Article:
We’re not rid of Nijenborgh 4 just yet

It’s unclear whether the court case concerning the Feringa Building will delay construction. But even if everything does go according to plan, we probably won’t be rid of Nijenborgh 4 any time soon.
By Christien Boomsma / Translation by Sarah van Steenderen

The researchers at Nijenborgh 4 eagerly await the new Feringa Building; their current digs are hopelessly outdated. Climate control is a mess, the pipes are too old, and there’s asbestos in the building. The RUG had plans to demolish the building as soon as the modern Feringa Building was finished in 2023.

But the chances of this actually happening are rapidly shrinking. The Faculty of Science and Engineering still needs a solution to the five or six thousand square metres of room they’ll still be lacking even after the Feringa Building is finished.

‘We can’t start construction on yet another new building. That means we have to fall back on figuring out what to do with Nijenborgh 4’, says Dick Veldhuis, the faculty’s managing director.


Veldhuis thinks one or two sections of the building will remain. They might also keep some lecture halls to make up for the lack of teaching space.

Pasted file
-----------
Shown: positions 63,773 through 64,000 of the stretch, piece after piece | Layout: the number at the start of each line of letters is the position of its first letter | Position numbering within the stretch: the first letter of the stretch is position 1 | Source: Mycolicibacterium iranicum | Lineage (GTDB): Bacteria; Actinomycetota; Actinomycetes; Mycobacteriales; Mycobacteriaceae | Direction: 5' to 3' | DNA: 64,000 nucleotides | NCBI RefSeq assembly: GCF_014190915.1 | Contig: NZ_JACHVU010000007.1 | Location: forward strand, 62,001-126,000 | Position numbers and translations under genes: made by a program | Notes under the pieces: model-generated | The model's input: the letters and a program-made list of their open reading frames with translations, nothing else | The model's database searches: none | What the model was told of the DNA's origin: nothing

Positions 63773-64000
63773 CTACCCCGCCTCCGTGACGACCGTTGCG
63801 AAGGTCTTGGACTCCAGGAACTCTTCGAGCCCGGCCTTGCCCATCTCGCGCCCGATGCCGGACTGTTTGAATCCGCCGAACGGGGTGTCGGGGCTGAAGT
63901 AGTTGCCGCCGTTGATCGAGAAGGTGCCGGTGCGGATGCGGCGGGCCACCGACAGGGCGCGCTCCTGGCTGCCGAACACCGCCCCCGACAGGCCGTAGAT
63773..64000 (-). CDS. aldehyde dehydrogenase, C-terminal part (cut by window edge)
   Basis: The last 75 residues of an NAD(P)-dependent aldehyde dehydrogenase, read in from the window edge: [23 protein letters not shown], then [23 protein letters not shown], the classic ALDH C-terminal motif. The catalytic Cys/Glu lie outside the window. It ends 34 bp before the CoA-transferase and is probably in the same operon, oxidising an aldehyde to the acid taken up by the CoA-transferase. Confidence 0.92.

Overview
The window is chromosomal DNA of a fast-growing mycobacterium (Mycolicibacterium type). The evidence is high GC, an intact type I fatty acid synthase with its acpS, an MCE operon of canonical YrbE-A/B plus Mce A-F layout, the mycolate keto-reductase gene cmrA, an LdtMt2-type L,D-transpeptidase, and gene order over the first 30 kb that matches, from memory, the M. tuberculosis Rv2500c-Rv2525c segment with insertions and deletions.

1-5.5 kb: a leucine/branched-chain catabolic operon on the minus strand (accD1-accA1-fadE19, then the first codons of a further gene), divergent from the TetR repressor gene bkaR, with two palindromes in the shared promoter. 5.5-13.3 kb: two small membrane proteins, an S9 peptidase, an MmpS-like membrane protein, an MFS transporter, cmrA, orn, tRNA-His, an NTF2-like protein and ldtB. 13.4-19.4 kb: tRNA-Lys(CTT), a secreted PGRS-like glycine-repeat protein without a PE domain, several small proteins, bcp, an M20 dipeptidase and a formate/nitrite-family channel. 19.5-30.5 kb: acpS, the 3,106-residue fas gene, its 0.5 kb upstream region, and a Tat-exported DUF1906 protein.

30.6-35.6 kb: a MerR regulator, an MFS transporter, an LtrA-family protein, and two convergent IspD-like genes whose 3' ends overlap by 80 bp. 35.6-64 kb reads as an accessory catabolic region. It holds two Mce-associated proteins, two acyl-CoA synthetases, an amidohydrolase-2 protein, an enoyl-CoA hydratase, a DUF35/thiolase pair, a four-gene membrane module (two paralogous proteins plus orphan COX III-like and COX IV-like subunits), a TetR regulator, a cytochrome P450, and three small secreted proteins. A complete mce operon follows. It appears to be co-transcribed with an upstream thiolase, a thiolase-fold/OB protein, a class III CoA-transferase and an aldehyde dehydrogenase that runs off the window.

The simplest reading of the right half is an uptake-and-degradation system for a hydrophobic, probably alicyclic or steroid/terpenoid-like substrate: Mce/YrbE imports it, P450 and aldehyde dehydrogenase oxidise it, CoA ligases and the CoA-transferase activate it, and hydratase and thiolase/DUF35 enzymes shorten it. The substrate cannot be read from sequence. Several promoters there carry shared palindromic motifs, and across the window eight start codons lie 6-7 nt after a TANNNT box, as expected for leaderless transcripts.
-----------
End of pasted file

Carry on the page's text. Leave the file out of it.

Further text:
These are all just ‘deliberations, Veldhuis says. But it’s clear the fast-growing faculty has to do something to make sure their educational and research efforts can continue undisturbed. Since there are currently no plans for any new buildings, the RUG is facing structural budget cuts of ten million euro as set out in the Van Rijn report, and constructing a new building can easily take ten years, Veldhuis says it’s ‘almost inevitable’ that they’ll keep using part of Nijenborgh.

The building will need some severe renovations, because upkeep on the space has been lacks over the past few years. ‘We’re currently using stopgap measures to make sure it’s a safe environment for staff and students’, says Veldhuis. ‘Should the board of directors decide to keep using the building, we need some structural renovations to make sure it’s appropriate for use for another couple of decades.’


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